Development and Demonstration of a Production-Intent Transient Plasma Ignition System for High Efficiency Natural Gas Engines

Increasing efficiency of heavy-duty natural gas engines with non-thermal plasma ignition

Transient Plasma Systems, Inc.

Recipient

Torrance, CA

Recipient Location

35th

Senate District

66th

Assembly District

beenhere

$897,906

Amount Spent

closed

Completed

Project Status

Project Result

The researchers improved on their initial design by increasing the frequency of pulses from 20 kHz to 100 kHz. The multi cylinder prototype underwent system level testing before being sent to Argonne National Laboratory. Unexpected issues due to electromagnetic interference were resolved with redesigns using custom electronics instead of off-the-shelf components. Without updating the engine fuel maps, the testing at Argonne National Lab on the ISX12N demonstrated stable operation at 22 percent EGR, greater than 2 percent improved brake thermal efficiency, 10 percent reduction of carbon monoxide emissions, and 30 percent reduction of NOx emissions. Further optimization of the fuel maps would enable additional efficiency gains. Test results were shared with engine manufacturers and Tier 1 suppliers. The final report is published on the CEC website.

View Final Report

The Issue

Spark-ignited natural gas engines are a promising alternative transportation technology to diesel engines for heavy-duty vehicles. Natural gas engines have the potential to achieve ultra-low NOx emissions, but current models are 10 percent less efficient than diesel engines. Natural gas engines can both lower emissions and increase efficiency by operating at higher exhaust gas recirculation dilution and boost pressure, but these conditions make it more difficult to consistently ignite natural gas using conventional spark ignition. Advanced ignition systems are potential enabling technologies for improving the efficiency of natural gas engines and their overall competitiveness against diesel.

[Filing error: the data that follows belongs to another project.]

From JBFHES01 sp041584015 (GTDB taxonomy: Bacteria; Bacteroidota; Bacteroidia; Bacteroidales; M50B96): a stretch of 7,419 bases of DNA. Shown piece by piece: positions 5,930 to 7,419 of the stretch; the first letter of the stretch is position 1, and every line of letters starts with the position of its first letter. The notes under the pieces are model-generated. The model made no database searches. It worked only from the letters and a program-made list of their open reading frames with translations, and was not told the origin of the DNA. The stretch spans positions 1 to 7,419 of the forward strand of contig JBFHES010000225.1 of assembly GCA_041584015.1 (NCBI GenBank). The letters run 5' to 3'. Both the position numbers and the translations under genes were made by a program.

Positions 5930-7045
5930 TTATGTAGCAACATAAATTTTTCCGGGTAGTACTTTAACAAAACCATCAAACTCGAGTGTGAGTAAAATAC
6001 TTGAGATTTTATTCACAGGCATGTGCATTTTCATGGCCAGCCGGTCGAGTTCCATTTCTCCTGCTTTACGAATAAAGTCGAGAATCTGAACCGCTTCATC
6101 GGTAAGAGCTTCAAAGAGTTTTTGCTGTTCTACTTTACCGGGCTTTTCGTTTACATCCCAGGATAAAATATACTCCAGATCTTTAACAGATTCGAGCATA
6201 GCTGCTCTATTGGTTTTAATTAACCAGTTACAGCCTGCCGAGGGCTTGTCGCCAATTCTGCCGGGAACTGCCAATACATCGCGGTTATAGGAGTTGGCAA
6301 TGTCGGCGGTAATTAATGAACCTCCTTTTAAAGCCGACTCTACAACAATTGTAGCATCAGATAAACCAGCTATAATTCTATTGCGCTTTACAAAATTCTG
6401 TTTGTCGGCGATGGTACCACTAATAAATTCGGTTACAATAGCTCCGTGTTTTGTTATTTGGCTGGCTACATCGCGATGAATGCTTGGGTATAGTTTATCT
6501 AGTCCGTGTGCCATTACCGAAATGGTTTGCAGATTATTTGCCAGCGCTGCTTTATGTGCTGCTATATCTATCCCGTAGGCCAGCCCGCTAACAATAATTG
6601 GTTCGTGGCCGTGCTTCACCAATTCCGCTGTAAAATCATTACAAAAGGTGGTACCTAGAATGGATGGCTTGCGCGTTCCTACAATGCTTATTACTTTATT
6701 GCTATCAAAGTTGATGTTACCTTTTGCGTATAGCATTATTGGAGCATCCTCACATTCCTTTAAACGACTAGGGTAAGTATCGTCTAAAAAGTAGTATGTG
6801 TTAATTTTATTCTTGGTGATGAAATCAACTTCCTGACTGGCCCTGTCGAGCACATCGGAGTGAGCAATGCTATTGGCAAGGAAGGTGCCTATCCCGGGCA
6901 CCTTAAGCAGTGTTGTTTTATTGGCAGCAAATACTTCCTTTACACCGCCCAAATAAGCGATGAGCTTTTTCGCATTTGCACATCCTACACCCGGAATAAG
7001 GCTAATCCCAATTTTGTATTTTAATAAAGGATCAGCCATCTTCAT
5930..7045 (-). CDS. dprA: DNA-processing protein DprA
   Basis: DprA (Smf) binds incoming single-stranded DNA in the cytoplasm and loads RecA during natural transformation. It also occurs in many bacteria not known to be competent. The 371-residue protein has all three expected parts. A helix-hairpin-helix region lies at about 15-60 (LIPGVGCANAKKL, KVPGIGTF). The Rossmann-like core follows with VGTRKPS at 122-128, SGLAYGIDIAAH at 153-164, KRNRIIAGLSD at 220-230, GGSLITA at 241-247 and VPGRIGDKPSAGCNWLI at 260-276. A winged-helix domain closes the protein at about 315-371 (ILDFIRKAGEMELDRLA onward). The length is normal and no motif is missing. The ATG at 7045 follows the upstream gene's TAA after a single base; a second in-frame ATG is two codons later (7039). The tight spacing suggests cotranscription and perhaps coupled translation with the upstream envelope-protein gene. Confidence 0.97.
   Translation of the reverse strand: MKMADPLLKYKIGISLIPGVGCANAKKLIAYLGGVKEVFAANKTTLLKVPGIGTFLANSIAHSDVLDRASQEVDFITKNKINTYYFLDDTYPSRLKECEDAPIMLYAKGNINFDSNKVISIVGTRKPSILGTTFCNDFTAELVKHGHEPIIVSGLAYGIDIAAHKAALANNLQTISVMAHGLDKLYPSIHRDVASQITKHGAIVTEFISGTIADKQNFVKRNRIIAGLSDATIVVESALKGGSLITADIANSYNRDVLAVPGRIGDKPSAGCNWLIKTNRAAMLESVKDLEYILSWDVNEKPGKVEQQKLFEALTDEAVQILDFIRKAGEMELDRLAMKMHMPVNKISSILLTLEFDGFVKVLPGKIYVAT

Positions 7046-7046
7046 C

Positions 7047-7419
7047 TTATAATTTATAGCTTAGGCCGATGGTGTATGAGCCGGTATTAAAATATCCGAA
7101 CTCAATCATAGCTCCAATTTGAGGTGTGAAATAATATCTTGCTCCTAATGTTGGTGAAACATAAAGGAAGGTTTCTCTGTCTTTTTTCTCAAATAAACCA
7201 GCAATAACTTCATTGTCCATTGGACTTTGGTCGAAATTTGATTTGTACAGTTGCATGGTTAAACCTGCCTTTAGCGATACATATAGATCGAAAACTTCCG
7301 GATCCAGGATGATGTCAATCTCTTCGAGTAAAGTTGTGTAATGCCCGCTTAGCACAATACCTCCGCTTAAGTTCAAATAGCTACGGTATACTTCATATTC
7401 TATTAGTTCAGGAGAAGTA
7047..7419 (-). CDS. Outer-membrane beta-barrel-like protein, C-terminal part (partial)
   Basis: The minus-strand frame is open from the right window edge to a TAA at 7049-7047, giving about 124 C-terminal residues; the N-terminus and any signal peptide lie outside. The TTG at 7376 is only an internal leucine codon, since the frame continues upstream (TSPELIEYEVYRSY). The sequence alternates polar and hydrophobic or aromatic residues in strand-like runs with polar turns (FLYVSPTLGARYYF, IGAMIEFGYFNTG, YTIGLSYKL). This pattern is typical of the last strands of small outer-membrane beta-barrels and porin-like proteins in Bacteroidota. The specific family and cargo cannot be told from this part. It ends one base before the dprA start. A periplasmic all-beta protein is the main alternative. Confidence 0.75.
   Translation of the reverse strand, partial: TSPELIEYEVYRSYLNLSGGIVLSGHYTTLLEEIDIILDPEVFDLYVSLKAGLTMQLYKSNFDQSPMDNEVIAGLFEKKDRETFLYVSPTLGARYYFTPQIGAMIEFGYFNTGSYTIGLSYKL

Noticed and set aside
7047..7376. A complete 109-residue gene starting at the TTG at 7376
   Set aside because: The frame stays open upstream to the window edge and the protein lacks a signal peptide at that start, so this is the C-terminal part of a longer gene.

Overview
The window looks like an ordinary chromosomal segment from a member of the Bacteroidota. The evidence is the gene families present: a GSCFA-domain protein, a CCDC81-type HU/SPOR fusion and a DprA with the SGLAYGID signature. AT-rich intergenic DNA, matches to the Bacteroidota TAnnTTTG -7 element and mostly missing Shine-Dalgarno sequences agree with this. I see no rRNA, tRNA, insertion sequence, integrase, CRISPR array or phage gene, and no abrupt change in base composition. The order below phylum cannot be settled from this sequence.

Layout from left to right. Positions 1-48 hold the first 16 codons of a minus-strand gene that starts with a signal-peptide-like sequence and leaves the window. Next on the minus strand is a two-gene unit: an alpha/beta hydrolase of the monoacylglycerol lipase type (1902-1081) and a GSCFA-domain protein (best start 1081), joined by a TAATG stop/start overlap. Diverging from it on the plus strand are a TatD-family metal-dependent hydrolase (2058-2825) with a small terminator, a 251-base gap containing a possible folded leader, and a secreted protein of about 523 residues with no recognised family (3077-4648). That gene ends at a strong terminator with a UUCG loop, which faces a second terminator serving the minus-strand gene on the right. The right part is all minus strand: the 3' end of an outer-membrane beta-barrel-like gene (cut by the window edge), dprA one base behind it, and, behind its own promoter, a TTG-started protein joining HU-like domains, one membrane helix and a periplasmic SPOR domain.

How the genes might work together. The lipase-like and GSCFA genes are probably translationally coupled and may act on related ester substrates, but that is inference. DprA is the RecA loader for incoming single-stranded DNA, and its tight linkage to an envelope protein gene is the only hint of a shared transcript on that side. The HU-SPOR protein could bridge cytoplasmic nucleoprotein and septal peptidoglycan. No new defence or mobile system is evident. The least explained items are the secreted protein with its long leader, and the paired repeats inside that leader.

Project Innovation

This project developed a production intent prototype of a non-thermal plasma ignition system that can reduce maintenance requirements, improve engine efficiency, and reduce emissions of heavy-duty on-road natural gas engines. The project builds on previous research work that validated the benefits of this technology in single cylinder test engines by focusing on developing a multi-cylinder system. The prototype was tested at Argonne National Laboratory across the operating range of a commercially available low NOx emission natural gas engine: the Cummins Westport ISX12N. The researchers evaluated the test results to determine immediate benefits as well as further opportunities to optimize the engine using the transient plasma ignition system.

Project Benefits

The non-thermal plasma ignition system uses multiple nanosecond-duration pulses of energy to ignite natural gas in an internal combustion engine. Unlike traditional spark plugs, this technology does not rely on a sustained high energy spark to ignite the fuel. The transient plasma ignition system has the potential to improve fuel efficiency, reduce NOx emissions, and increase spark plug lifetime compared to a conventional energy arc-spark system. The ignition system is intended as a drop-in replacement for standard ignition coil modules, allowing for simple engine integration and greater opportunities for near-term commercialization.

Greater Reliability

Reliability

Transient plasma ignition does not rely on high-energy thermal ignition, reducing the impact of erosion and maintenance needs compared to conventional spark plugs.

Environmental & Public Health

Environmental Sustainability

The engine testing showed a 30 percent reduction in NOx emissions, 10 percent reduction and CO emissions, and 2 percent improvement in engine efficiency. Additional CO2 emission reductions are possible with fuel map optimization.

Key Project Members

Project Member

Dan Singleton

Subrecipients

Rocket

Argonne National Laboratory

Rocket

Cummins Westport, Inc.

Rocket

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